An Interview with... Dr. Stephen J. Ettinger
The development of the veterinary specialties—not only the veterinarians who are board-certified but also those general practitioners who have developed on their own—advancing this profession as well as themselves.
Who was your most memorable patient and why?I honestly don't think I have an answer to that. I have been blessed with so many wonderful clients and patients. Every day I see new and old clients, people who are on their third generation of pets with me and who I still love to meet and greet. As a perfectionist, I tend to remember those patients that, despite my best efforts, I did not succeed with. Regardless, I've learned from my mistakes and, I hope, have became a better veterinarian as a result.
Who inspired you most in your career and why?
Without a doubt it was Dr. Bob Kirk, who gave me the impetus for small-animal medicine and who let me know what we as veterinarians could do. I owe my career to his mentorship and teaching.
What was the best professional advice you ever received?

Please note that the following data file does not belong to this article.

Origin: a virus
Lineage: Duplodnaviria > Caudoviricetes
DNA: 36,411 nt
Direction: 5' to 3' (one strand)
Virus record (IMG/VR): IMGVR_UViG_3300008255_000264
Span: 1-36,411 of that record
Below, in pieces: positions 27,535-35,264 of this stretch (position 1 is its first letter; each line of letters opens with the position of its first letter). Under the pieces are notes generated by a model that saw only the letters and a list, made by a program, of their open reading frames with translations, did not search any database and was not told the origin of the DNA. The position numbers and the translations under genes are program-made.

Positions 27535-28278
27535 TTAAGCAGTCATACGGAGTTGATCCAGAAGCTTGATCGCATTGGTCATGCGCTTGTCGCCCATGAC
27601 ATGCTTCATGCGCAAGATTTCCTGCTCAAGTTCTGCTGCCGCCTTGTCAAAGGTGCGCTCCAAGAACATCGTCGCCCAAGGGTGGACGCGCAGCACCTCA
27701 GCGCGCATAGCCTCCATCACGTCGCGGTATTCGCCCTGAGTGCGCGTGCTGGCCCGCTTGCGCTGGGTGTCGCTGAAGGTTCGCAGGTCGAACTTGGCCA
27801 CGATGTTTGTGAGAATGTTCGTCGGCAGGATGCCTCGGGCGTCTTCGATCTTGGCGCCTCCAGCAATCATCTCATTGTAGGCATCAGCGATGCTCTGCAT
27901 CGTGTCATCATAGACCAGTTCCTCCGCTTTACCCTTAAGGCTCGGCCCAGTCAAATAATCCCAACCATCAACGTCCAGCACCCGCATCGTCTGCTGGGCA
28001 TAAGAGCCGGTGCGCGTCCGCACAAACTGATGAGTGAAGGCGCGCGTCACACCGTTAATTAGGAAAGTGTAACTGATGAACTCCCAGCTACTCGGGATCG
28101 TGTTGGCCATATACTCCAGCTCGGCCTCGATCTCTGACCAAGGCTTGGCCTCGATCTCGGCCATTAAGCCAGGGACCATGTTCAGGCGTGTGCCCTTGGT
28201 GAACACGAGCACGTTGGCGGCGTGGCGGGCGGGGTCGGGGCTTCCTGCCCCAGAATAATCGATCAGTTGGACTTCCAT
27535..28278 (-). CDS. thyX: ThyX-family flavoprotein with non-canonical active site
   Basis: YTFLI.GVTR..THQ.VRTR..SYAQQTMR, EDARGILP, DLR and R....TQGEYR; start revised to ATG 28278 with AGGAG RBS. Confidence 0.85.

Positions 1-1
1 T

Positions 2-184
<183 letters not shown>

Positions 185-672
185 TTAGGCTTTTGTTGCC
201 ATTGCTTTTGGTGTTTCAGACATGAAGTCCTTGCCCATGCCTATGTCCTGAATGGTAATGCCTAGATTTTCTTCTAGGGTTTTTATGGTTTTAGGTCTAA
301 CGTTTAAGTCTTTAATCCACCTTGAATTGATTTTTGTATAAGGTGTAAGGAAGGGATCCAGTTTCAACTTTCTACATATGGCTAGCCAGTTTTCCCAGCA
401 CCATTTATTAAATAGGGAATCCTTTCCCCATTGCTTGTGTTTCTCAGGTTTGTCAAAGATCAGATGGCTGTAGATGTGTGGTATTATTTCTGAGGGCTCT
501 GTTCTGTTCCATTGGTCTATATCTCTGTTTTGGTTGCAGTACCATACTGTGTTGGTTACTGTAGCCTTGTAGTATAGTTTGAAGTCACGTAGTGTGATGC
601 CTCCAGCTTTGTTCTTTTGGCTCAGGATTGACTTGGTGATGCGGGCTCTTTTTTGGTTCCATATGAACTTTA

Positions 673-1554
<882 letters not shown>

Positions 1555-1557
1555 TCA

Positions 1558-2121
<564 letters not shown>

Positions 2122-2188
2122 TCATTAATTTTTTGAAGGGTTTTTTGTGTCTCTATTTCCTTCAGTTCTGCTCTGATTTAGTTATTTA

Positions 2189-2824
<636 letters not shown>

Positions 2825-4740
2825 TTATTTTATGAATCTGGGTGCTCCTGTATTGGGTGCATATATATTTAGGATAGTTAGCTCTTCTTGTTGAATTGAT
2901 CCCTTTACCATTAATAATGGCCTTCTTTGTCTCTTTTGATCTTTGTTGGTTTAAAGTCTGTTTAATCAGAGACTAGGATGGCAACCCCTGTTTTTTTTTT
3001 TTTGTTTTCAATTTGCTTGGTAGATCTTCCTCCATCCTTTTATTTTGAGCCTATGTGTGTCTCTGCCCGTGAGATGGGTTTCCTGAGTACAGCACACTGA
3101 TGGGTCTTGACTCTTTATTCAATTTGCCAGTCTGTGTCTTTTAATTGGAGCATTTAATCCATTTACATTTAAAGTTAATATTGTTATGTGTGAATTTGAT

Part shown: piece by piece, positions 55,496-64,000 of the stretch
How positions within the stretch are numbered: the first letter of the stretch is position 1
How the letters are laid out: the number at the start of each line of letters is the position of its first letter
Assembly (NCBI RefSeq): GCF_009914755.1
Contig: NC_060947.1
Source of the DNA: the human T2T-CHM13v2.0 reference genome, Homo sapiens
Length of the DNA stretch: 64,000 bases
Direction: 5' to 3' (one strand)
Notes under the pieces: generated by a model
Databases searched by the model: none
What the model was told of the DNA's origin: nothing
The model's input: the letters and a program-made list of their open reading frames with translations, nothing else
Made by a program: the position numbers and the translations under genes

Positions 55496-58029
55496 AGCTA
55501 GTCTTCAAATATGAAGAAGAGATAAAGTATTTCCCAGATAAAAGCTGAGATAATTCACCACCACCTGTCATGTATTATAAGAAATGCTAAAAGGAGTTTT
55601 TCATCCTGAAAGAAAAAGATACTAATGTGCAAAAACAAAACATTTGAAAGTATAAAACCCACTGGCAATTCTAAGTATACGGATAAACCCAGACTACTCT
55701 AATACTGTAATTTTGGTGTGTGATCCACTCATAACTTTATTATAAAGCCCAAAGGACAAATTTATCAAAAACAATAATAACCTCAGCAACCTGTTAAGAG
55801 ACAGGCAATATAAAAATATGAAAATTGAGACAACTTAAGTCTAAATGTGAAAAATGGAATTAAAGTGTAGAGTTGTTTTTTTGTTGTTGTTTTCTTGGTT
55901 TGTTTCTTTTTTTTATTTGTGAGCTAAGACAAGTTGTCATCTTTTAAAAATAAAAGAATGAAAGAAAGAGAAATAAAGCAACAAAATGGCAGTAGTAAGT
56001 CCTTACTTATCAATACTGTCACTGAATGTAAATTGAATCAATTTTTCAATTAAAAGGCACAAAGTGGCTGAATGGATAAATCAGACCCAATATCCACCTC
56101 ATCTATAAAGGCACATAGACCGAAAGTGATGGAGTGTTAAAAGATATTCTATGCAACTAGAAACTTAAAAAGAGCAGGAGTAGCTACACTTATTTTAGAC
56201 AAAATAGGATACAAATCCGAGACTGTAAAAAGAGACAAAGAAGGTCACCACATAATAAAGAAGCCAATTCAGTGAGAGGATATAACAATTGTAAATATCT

What would you advise a new graduate?
Every year, I tell new graduates how fortunate they are to be in a profession where we love what we do—the pets, the science, and the owners. Even after all these years, going to work is still a pleasure.
What would you have liked to do if you hadn't become a veterinarian?
Become a veterinarian.
Are you a cat person or a dog person?
We have both at home, but I think I bond more with the dogs. However, I am reminded daily of the saying, "Every man who has a dog to adore him needs a cat to ignore him."
What book are you reading now?
I read a lot, both fiction and nonfiction. I like all of Paul Theroux's nonfiction travel books, and I just finished The DaVinci Code by Dan Brown. I have read most of Peter Matthiessen's books, and I especially enjoyed reading both the fiction and nonfiction of V.S. Naipaul. I usually read two or three books at a time. On my desk now are Beyond Belief: The Secret Gospel of Thomas by Elaine Pagels, In a Sunburned Country by Bill Bryson, and Angels & Demons by Dan Brown.
What would you include on your personal jukebox?
I listen to music from the 1960s and '70s, plus a good deal of classical music. My kids think it is all terrible—just what I thought of the music my folks listened to.
What part of your work do you enjoy most?
The people and their pets. Without the people the pets would often not be terribly interesting, but with them the story is complete.
What do you consider the greatest threat to the profession?
The tendency to work less and, perhaps, to take less personal responsibility. I hope that these are just the thoughts of an older person reflecting on newer times.